The Journalism School Welcomes New Stabile Student Center

The skylights contain glass from Mexico. The glazing for the operable door is from China, while the door frame and motor are from Argentina. Like the diverse population of The Journalism School itself, these are just some of the remarkable features of The J-School's new Stabile Student Center. Occupying approximately 8,000 square feet of previously unused exterior space between Furnald Hall and Journalism Hall, the new center and its accompanying café fulfills The J-School's need for designated space for social engagements, study, and events. Students and faculty can now enjoy the natural lighting and view through the center's glass enclosure or, weather permitting, fresh air from its large, double-hung window.

The student center's unique design challenged the project team with the conversion of a set exterior space into something useable and dynamic. In doing so, Joe Mannino, the project director, Structure Tone, the construction company, and Marble Fairbanks, the architects, had to build within and around fully occupied buildings. Building-wide shut downs, such as water and electric, had to be scheduled and performed around occupants' needs. In addition, there were anxious moments in which glass panels had to be lifted-twice-from Broadway, between Furnald Hall and the School of Journalism. All the nerve-wracking moments were worth the end result-a large space for multipurpose usage.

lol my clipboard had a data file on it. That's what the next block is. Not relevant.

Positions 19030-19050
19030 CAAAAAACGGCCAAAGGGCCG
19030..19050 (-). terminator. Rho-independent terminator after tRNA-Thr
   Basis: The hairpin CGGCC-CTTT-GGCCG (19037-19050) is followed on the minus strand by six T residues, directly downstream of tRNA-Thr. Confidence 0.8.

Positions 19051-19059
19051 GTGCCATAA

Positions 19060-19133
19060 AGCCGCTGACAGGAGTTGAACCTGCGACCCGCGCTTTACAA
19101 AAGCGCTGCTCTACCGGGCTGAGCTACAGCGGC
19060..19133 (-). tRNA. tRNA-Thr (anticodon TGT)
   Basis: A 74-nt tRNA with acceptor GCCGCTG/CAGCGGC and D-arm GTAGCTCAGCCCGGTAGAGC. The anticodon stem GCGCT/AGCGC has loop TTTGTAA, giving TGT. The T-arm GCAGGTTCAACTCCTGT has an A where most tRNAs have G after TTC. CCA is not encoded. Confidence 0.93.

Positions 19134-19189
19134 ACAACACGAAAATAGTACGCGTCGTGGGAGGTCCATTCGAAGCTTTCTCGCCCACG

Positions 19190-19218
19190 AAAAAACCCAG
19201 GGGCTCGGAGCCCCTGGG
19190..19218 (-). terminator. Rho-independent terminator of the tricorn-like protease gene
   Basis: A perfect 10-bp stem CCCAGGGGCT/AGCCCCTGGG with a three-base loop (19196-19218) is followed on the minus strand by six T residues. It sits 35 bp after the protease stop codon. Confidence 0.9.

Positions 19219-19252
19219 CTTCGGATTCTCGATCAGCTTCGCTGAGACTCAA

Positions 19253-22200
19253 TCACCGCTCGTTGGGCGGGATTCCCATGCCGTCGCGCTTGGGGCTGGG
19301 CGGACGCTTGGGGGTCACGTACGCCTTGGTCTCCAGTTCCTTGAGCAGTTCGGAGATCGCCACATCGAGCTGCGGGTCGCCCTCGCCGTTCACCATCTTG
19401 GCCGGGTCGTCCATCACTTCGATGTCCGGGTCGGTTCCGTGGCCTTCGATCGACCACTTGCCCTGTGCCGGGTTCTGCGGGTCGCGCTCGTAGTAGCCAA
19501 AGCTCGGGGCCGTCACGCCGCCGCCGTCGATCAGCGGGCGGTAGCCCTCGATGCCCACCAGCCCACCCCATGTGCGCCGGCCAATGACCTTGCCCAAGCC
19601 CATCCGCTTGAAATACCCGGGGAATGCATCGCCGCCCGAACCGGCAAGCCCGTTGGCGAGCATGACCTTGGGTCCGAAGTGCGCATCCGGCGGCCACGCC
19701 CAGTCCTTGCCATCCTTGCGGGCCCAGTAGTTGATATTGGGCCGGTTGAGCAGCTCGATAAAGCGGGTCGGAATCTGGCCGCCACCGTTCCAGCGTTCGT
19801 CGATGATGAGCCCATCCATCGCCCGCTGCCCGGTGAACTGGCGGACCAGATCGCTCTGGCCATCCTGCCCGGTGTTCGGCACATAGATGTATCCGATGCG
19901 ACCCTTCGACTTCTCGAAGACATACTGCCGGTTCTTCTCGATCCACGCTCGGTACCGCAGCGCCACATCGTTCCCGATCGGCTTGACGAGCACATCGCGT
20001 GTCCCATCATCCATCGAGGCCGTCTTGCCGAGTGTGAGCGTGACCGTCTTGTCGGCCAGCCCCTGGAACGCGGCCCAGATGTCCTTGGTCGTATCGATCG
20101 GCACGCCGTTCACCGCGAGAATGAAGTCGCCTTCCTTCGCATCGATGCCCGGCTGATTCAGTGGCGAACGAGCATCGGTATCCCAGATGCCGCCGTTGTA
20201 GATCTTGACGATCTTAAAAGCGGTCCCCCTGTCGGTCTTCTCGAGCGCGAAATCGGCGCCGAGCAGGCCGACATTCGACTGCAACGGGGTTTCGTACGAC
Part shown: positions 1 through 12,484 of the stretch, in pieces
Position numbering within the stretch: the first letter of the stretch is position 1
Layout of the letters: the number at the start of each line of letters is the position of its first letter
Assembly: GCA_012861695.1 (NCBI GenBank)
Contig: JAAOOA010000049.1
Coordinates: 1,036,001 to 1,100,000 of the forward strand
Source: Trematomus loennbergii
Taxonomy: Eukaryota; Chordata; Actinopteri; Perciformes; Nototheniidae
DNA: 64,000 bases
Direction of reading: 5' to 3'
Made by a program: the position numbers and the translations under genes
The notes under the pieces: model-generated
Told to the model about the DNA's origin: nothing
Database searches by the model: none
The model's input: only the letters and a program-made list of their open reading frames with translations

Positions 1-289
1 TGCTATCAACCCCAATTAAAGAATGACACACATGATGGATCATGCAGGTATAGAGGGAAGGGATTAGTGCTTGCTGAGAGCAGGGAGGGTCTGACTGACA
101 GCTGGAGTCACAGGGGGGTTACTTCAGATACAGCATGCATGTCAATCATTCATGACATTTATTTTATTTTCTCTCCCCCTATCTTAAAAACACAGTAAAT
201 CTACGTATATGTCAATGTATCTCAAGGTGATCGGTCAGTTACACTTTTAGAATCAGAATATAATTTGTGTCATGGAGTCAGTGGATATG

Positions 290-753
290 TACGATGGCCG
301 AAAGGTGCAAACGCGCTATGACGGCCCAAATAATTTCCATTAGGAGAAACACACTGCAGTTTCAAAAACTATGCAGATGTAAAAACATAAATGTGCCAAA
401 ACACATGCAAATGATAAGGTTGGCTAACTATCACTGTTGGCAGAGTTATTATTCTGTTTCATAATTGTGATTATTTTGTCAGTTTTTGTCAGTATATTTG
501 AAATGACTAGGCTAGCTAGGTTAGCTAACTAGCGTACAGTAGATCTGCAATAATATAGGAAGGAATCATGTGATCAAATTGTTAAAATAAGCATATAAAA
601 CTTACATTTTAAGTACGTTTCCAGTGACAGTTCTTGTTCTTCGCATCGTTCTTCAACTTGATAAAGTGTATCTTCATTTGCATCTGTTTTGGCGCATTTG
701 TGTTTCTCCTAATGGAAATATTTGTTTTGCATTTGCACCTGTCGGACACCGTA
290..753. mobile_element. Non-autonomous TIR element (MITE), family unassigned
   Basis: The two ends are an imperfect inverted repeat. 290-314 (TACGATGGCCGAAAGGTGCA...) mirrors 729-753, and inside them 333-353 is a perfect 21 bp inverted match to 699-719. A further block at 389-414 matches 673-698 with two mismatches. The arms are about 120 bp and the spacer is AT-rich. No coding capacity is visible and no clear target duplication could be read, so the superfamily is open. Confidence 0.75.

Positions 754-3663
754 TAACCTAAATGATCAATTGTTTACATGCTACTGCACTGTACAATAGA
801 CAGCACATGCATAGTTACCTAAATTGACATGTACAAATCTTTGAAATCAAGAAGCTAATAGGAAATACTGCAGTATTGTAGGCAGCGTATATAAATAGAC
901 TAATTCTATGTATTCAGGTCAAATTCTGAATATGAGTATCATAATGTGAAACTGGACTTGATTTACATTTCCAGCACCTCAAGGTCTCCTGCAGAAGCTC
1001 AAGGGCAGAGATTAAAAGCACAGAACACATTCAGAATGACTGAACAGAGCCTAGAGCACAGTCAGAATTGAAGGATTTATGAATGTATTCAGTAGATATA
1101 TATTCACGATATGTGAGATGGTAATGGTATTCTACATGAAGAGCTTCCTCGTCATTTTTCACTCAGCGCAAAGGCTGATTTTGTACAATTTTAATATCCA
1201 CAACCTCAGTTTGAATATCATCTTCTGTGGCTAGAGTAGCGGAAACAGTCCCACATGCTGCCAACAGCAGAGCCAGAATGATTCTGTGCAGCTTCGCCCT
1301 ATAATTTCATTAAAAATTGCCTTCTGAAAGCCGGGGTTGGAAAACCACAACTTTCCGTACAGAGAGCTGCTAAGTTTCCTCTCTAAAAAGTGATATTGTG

The Stabile Student Center was completed in September 2008. It is the second phase in the Journalism School's renovation, which was preceded by interior upgrades of the school's 100, 200, and 600 levels in 2007. The center is a major gift from Antoinette "Toni" Stabile and the Vincent A. Stabile Foundation.

"It has been my pleasure to help create these new spaces at Columbia's Journalism School," says Stabile. "A great school deserves a great facility, and I'm happy to do what I can to help achieve this goal."